ColdFusion network protocol tags such as CFHTTP, CFFTP, or CFLDAP will cache hostname-to-IP address resolution because this behavior is built into the default security properties of the JVM.

For example, if your local intranet DNS server or hosts file returns the IP for a lookup of hostname, and a CFHTTP call was made for the page, then for every subsequent CFML network protocol tag that attempts to access the IP will be used, until ColdFusion is restarted.

But what happens when one of the Network SysAdmins changes the DNS A record so that now points to a slightly different IP address of ?

view plain print about
1; Zone file for
2$TTL 86400
3@ IN SOA (
4 200605230001 ; serial number
5 3H ; refresh
6 1M ; retry
7 2W ; expiration
8 1D ; minimum ttl
9 )
13ns2 IN A
14corp1 IN A
15danger1 IN A

Until the ColdFusion server is restarted, the JVM will continue to use the old IP address instead of the updated one, and remote network access will either fail as unreachable, or worse, it will be accessing a different machine that was assigned the old IP of

This behavior is by design according the the documentation for

InetAddress Caching
The InetAddress class has a cache to store successful as well as unsuccessful host name resolutions. The positive caching is there to guard against DNS spoofing attacks; while the negative caching is used to improve performance.

By default, the result of positive host name resolutions are cached forever, because there is no general rule to decide when it is safe to remove cache entries. The result of unsuccessful host name resolution is cached for a very short period of time (10 seconds) to improve performance.

Under certain circumstances where it can be determined that DNS spoofing attacks are not possible, a Java security property can be set to a different Time-to-live (TTL) value for positive caching. Likewise, a system admin can configure a different negative caching TTL value when needed.

Two Java security properties control the TTL values used for positive and negative host name resolution caching:

networkaddress.cache.ttl (default: -1) Indicates the caching policy for successful name lookups from the name service. The value is specified as as integer to indicate the number of seconds to cache the successful lookup.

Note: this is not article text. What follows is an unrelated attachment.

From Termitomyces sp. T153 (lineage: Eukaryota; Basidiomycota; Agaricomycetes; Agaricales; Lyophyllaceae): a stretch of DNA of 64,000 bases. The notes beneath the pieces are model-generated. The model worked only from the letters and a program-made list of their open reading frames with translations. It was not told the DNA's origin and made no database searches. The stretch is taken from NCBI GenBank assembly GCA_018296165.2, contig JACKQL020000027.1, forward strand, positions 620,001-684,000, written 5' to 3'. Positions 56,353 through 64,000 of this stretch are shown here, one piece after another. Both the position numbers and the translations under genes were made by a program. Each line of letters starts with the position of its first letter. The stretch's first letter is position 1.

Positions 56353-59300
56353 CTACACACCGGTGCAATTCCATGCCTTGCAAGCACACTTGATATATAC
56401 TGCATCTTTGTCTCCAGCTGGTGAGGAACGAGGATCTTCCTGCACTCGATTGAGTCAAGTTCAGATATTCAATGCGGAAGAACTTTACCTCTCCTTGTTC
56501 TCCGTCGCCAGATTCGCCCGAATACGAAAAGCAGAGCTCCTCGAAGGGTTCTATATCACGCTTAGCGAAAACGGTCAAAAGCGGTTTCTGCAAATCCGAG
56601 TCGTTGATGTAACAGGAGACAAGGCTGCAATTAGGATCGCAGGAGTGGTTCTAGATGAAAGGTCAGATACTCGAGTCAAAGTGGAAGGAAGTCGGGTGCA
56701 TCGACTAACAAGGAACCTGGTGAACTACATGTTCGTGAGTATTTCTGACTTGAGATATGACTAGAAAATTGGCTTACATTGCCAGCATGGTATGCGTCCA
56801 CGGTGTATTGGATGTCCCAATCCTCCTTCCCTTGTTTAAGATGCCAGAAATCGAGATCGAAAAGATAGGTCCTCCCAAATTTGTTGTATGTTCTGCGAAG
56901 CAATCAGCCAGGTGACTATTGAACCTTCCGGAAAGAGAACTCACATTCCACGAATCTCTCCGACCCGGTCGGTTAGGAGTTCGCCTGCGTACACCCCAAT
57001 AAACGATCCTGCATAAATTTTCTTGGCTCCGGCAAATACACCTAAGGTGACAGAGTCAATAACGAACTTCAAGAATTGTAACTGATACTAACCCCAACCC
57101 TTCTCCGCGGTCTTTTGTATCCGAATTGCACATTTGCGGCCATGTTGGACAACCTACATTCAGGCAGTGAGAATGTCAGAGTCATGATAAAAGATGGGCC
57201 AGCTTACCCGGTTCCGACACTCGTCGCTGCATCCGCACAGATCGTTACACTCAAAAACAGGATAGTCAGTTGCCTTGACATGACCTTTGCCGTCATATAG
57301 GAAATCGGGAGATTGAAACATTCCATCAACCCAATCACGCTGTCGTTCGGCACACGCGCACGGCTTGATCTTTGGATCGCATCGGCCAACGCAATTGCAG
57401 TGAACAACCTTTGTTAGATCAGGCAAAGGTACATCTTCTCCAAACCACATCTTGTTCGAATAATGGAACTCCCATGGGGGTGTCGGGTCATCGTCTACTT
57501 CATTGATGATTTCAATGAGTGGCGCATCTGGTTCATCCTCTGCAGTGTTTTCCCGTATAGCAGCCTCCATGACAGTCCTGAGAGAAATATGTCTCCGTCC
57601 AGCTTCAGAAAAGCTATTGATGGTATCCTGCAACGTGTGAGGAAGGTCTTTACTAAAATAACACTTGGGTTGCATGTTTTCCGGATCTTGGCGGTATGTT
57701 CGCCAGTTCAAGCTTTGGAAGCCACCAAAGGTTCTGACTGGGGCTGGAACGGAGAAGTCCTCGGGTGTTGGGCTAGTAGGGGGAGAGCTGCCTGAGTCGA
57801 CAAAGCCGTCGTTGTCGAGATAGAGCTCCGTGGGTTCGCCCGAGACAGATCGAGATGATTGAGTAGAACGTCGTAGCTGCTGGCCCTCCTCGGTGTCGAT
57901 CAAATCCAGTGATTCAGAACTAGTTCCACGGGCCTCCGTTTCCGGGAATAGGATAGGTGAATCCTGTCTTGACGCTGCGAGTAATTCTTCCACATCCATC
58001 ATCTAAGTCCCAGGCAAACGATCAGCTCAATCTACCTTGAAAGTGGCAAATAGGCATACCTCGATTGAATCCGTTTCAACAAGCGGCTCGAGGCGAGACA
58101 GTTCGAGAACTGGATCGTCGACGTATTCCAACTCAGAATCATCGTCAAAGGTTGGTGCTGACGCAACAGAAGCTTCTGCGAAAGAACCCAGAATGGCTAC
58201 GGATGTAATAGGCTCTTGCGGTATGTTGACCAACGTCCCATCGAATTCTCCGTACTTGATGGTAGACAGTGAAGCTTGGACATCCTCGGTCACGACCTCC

A value of -1 indicates "cache forever".

networkaddress.cache.negative.ttl (default: 10) Indicates the caching policy for un-successful name lookups from the name service. The value is specified as as integer to indicate the number of seconds to cache the failure for un-successful lookups.

A value of 0 indicates "never cache". A value of -1 indicates "cache forever".

If you prefer to disable or reduce the TTL of the IP address caching and incur a small performance penalty for repeated hostname resolutions, then you can configure networkaddress.cache.ttl in the config file cf_root, or the equivalent if using another JVM. This property already exists in the file towards the bottom, although the default value is shown and is commented out. You can copy the line and paste the uncommented property below it with a custom value, then restart ColdFusion to make it take effect.

view plain print about
1# The Java-level namelookup cache policy for successful lookups:
3# any negative value: caching forever
4# any positive value: the number of seconds to cache an address for
5# zero: do not cache
7# default value is forever (FOREVER). For security reasons, this
8# caching is made forever when a security manager is set.
10# NOTE: setting this to anything other than the default value can have
11# serious security implications. Do not set it unless
12# you are sure you are not exposed to DNS spoofing attack.
16# *** disable caching by setting this value to 0 ***